He’s got such versatility here. His crooning works, I love his hard raps and he’s fantastic in the more traditional songs like “Futsal Shuffle 2020.” He traps excellently in “Secure The Bag” where his hook of “This is a game” is sublime. He yelps perfectly against the sublime Asian-inflected trap beat of “Pieces.” He changes flow fluidly in “Bigger Than Life.”

This album feels like the bebop of the trap world. It’s challenging and demands your focus, but it has so many rewards for your attention. It’s deeply textured and there’s so much to provoke thought in the details here. His yelps, his ad-libs, the pauses in his raps all can catch you by surprise. It’s all just so clever.

This is an excellent album and if it only had a truly stand-out single, this would be a masterpiece. As is, it’s merely fantastic and something that you should definitely listen to.

Tame Impala – The Slow Rush

12 Mar

Nearly five years after mainstream-breaking Currents (2015), Australian psychedelic rock act Tame Impala is back with a new album. With a fuller ethos and nods to a wider palette, The Slow Rush finds Kevin Parker, the one-man driving force behind the act, at his most accessible – and the jury is out on whether that’s necessarily a good thing.

Comparisons to Currents are of course expected. That album was packed to the brim with endlessly-playable mega-hits, interspersed with wisps of ethereal fillers (see: “Gossip”, “Nangs“). It had instant classics like “The Less I Know the Better” and “Let It Happen” that redefined what a mainstream psychedelic rock song could sound like, taking back the mantle from the likes of Jefferson Airplane and Pink Floyd. You knew Currents was a magical ride from the first song – no matter how many times you heard it all the way through.

On The Slow Rush, there are definitely a few such stand-out moments. One of our first tastes of the album was “Borderline”, released almost a year ago to high praise. The song see-saws constantly between cautious synth-rock verses and a feverish chorus, as do the lyrics – “We’re on the borderline / Caught between the tides of pain and rapture,” he says. Accentuated by Parker’s signature Doppler-effect fades, the result is almost a Moebius strip of sound – happy, sad, pained, rapturous all at once – coiled inside one “loner in L.A.”. And even better than “Borderline” is “Breathe Deeper”, a dreamy gem hidden halfway into the album. We’ve already lauded this song, but it honestly deserves all that and more – an intoxicating mix of R&B, house and cool indie pop filtered through the distorted mess of Kevin Parker’s mind.

Beyond these two tracks, though, the roster varies quite a bit. There are tunes like “Instant Destiny”, where Parker comes across, well, boring. “This traffic doesn’t seem quite as annoying / quite alright, quite alright, sittin’ here,” he intones, on what’s essentially a fuzzed-out pop song about L.A.’s I-405. “Tomorrow’s Dust” sounds like he dialed it in with a generic falsetto over a borrowed Vampire Weekend guitar layer. “It Might Be Time” has some neat drums on the eponymous sections, but largely sounds like it could be filler music on an 80s-themed sci-fi show (we’re thinking Stranger Things?).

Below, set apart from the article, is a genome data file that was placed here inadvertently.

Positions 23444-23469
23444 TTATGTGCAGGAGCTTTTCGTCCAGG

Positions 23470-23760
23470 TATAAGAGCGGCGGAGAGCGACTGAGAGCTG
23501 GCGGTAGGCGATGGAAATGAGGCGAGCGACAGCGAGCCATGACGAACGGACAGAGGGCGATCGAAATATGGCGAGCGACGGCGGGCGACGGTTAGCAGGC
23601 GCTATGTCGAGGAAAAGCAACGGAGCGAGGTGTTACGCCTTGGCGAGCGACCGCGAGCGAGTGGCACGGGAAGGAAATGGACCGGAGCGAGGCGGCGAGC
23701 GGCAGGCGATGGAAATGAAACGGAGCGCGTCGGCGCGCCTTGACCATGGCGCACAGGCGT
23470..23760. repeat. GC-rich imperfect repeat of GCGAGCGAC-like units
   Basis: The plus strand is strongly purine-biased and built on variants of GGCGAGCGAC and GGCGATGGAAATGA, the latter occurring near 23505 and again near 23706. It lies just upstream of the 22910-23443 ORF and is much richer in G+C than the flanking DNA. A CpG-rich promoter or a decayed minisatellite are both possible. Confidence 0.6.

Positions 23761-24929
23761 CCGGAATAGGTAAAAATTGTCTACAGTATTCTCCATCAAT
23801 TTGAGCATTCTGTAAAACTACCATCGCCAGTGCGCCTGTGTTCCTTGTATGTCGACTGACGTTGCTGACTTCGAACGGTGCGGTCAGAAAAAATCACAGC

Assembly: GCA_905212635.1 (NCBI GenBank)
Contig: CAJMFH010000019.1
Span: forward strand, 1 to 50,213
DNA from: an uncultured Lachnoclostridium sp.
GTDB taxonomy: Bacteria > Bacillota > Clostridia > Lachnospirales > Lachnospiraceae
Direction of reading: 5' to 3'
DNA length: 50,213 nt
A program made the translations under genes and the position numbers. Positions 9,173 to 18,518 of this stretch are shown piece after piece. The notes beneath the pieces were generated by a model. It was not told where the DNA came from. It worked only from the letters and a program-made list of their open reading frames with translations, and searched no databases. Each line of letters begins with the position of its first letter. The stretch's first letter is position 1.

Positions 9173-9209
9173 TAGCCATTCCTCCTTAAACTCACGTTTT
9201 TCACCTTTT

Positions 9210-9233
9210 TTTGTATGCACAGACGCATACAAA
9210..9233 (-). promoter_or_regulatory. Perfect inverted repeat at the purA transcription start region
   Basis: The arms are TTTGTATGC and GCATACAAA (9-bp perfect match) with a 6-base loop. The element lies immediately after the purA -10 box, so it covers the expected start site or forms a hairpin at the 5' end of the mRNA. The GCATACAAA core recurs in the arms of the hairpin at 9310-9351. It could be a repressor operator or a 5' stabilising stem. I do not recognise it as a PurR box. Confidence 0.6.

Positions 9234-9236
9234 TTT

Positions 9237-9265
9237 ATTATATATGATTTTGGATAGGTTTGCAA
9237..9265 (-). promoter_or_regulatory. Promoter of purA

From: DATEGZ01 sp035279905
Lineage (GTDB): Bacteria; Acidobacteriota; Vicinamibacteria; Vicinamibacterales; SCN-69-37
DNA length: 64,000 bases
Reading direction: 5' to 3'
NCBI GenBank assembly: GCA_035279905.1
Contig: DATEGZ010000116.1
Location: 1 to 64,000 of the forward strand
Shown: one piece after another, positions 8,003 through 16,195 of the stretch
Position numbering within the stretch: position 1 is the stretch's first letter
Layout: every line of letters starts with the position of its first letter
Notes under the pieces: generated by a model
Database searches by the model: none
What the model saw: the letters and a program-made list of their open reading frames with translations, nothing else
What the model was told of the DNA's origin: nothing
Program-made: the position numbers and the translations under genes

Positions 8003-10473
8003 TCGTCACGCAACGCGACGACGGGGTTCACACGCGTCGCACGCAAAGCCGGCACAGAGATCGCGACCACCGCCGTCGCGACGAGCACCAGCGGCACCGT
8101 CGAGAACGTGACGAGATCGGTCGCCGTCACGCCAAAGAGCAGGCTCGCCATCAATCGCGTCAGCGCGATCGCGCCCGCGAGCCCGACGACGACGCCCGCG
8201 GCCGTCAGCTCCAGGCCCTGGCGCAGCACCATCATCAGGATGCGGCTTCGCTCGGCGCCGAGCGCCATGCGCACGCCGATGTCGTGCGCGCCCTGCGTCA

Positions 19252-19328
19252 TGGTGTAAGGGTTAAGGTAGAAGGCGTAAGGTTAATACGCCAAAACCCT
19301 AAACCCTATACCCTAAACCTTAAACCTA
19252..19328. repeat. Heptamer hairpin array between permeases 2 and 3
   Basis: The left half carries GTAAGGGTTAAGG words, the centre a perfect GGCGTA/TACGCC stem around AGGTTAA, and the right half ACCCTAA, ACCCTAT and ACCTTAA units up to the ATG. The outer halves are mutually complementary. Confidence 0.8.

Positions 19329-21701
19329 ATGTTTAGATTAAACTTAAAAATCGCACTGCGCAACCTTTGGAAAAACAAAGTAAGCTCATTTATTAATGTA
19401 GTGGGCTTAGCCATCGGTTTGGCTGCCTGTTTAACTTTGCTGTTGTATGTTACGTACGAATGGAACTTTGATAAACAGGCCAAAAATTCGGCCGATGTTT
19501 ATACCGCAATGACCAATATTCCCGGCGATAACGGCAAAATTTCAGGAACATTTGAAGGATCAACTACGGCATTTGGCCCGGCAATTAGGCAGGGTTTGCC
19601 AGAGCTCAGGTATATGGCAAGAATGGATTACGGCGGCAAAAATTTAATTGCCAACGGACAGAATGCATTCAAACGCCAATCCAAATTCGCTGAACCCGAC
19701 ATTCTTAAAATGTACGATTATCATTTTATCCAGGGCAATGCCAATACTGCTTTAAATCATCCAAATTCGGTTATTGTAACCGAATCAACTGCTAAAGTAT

So what changed? Domestic bliss, we surmise. In the inter-album five-year-stretch, Parker has gotten married; with that change, he seems to have welcomed some much-needed contentment with life. Unfortunately, his music is best when the tension between his anxiety and genius is at near-snap tautness – and some of that has perhaps slackened with the arrival of Mrs. Kevin Parker.

The Slow Rush finds Parker at a personal best but a professional middle. He’s figured out some of the bigger pieces in his core psychological struggles, and the end-product is, with some exceptions, somewhat staid (for Tame Impala). And it doesn’t help that this comes after Currents, one of the best albums this side of 2000. All in all, give The Slow Rush a whirl – but this one’s probably for the fans.

D Smoke – Black Habits

9 Mar

I had a blast with Netflix’s Rhythm + Flow. First of all, rap always gets short shrift in reality music shows and so it’s really nice to see one of these shows focus on the genre. Chance and Cardi were great hosts and two out of three isn’t bad. Some of the guests were great. The show was a lot of fun. Above all though, some of the rap was excellent.